By Kaplan, Morton A.
The World and I , Vol. 15, No. 10
Morton A. Kaplan is Distinguished Service Professor of Political Science Emeritus at the University of Chicago and editor and publisher of The World & I.
For fifty years I had dismissed the argument by World War II revisionists that Roosevelt placed the fleet at Pearl Harbor to be sunk by the Japanese. Each subsequent book on that subject, even by serious scholars, failed to shake my conviction that the claim was without merit. Yet that thesis has now been shown by Robert Stinnett in his recent book Day of Deceit: The Truth About FDR and Pearl Harbor to be the most likely explanation of that event. If Roosevelt was the mastermind of this plot, as I now believe, and if it can be justified, as I will argue, then serious issues of democratic accountability will turn out to be murkier than most constitutional lawyers would acknowledge.
It would be generally agreed that the president has no constitutional authority to surreptitiously lead the nation to war, even if there is not, as there was in this case, a clearly expressed statutory and public commitment to staying out of foreign wars. There are exceptions to every set of rules, however, and the conditions of the period created exceptional obligations on the part of a president who understood how much was at stake.
I never did believe FDR in 1940 when he said that he wanted to keep the United States out of the war. I understood that this prevarication was a necessity in a United States that had passed neutrality acts in 1935, '37, and '39 and that in 1940 had approved a military draft by only a single vote in the lower house. FDR did persuade the public to support lend-lease and the bases-for-destroyers deal. But a great majority of the public, supported by three consecutive statutes, wanted no part of a foreign war. If there had been even a hint that Roosevelt wanted to enter the war--one campaign speech went, "I hate wah, Elenah hates wah, Falla [his dog] hates wah"--then Wendell Willkie would have been elected in 1940. Yet Roosevelt knew that protecting American democracy required American entrance into a war against Nazi Germany and its allies.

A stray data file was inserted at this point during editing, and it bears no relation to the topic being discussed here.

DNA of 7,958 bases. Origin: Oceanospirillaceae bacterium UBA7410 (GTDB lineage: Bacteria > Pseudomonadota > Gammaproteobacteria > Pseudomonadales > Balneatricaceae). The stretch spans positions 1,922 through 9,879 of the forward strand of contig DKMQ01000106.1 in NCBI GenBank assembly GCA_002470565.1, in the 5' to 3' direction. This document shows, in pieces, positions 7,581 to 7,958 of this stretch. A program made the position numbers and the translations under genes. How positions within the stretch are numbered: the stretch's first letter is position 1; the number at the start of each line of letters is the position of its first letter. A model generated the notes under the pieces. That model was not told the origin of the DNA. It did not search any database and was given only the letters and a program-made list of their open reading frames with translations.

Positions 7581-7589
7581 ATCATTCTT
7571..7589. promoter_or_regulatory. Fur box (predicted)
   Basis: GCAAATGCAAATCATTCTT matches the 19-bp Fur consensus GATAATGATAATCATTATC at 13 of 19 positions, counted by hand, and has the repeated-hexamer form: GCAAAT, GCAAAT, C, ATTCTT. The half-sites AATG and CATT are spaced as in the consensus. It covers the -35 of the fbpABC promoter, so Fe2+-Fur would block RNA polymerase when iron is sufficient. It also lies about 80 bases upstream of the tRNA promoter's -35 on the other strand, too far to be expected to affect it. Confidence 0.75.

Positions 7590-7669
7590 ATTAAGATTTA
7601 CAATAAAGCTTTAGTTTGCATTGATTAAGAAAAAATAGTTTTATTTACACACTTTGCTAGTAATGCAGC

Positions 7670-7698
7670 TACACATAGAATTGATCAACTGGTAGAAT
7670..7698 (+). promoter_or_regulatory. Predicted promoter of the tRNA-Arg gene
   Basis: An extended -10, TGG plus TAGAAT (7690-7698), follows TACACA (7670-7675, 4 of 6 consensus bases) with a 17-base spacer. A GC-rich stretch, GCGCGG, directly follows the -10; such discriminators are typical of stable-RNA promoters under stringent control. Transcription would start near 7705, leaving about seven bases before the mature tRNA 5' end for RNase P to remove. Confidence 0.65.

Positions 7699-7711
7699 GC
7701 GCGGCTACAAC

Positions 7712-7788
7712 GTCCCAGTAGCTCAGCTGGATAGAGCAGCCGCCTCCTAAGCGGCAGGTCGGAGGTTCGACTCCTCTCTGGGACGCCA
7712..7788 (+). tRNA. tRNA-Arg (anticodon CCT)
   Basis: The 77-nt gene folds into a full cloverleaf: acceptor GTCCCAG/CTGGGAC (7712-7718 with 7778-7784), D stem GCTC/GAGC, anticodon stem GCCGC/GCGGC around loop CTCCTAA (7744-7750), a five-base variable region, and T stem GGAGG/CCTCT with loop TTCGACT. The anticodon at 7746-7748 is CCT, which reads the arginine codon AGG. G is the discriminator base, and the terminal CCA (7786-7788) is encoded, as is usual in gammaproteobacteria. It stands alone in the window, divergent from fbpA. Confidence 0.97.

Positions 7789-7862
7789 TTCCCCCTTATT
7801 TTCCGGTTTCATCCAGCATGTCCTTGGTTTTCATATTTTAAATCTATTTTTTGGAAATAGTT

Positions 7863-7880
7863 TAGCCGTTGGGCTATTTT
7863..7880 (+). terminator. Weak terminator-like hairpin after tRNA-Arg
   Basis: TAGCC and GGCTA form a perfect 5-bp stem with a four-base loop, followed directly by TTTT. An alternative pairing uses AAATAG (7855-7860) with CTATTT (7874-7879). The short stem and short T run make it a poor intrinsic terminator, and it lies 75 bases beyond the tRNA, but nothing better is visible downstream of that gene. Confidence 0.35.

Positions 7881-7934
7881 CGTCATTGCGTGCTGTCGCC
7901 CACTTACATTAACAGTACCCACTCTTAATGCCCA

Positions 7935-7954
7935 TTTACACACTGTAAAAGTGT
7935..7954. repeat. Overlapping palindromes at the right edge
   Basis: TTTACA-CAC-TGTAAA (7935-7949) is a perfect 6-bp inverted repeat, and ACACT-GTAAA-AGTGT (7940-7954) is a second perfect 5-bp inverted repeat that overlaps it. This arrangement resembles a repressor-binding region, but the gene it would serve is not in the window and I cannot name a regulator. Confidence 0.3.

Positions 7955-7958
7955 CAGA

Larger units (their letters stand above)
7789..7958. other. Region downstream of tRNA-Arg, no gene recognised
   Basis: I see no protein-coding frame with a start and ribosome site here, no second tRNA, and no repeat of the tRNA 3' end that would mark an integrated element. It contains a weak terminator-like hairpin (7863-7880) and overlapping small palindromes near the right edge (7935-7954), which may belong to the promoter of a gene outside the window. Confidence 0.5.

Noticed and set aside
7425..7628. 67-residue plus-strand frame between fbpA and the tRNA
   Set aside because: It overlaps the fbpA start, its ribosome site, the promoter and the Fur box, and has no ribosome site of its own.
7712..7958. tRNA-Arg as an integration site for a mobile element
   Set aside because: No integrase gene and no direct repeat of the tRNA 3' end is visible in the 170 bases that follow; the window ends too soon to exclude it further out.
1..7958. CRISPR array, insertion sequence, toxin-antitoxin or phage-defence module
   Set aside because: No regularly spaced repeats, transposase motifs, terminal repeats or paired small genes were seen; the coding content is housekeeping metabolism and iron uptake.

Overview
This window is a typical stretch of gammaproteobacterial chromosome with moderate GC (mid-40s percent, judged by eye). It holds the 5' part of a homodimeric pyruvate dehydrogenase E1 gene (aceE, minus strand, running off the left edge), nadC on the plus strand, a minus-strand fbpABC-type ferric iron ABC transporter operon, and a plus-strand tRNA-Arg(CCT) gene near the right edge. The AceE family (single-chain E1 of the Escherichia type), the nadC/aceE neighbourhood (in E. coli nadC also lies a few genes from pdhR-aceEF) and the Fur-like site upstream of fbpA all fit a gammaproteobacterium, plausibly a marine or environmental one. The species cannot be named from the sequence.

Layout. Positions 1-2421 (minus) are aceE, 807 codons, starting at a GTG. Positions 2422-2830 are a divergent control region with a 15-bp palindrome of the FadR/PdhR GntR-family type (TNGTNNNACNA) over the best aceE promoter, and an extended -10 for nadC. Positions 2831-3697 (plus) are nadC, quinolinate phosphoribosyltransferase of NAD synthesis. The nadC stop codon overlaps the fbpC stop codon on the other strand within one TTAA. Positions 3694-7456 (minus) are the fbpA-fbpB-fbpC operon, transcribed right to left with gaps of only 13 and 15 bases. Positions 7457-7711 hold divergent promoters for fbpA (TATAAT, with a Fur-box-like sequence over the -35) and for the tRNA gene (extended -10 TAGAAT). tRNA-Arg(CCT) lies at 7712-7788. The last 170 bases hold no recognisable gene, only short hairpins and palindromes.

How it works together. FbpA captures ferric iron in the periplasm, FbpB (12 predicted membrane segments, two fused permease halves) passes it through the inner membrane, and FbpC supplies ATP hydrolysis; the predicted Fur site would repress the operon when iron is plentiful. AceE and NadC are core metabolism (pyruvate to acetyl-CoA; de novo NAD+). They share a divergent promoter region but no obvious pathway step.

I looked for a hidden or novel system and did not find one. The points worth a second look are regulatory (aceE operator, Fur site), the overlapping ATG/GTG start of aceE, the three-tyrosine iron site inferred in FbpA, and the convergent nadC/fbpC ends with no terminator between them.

Stinnett does not discuss FDR's interventionary actions before Pearl Harbor with respect to the European war. British intelligence had more direct access to Roosevelt than did his cabinet officers. Roosevelt and Churchill carried on an intimate correspondence and concocted joint strategies. American warships helped Allied supply convoys to evade German submarines. When this did not prevent German submarines from sinking too many supply ships, we actually sank German submarines--an act of war. If this had become public knowledge, FDR would have been impeached and likely convicted. Hitler, who had no real conception of the American democratic process, refrained from reactions that he likely thought would only have intensified American efforts. Japan was more likely to respond to American provocations because it was more vulnerable. It had to seize Southeast Asian oil and other raw materials after the embargo became more fully implemented to prevent a collapse of its war effort. Damaging the U.S. fleet would provide time for consolidating its advances in Southeast Asia.
Stinnett presents massive evidence that Roosevelt intended to goad the Japanese into an overt attack. The basis of the plan was an eight-point memorandum by Lt. Cmdr. Arthur McCollum. This memorandum, each element of which was implemented, was admittedly designed to produce a Japanese attack. Although it went from McCollum to FDR's military advisers, the routing slips show Roosevelt was on a list to receive it. If this otherwise outrageous scheme of a subordinate to precipitate a war had been objectionable, or even inconsistent with understood objectives, McCollum would have been rebuked and perhaps removed. Roosevelt would not have been kept in the dark about a matter of utmost importance to him, and the records show that he personally took charge of "D," sending warships into waters adjacent to Japanese activity. …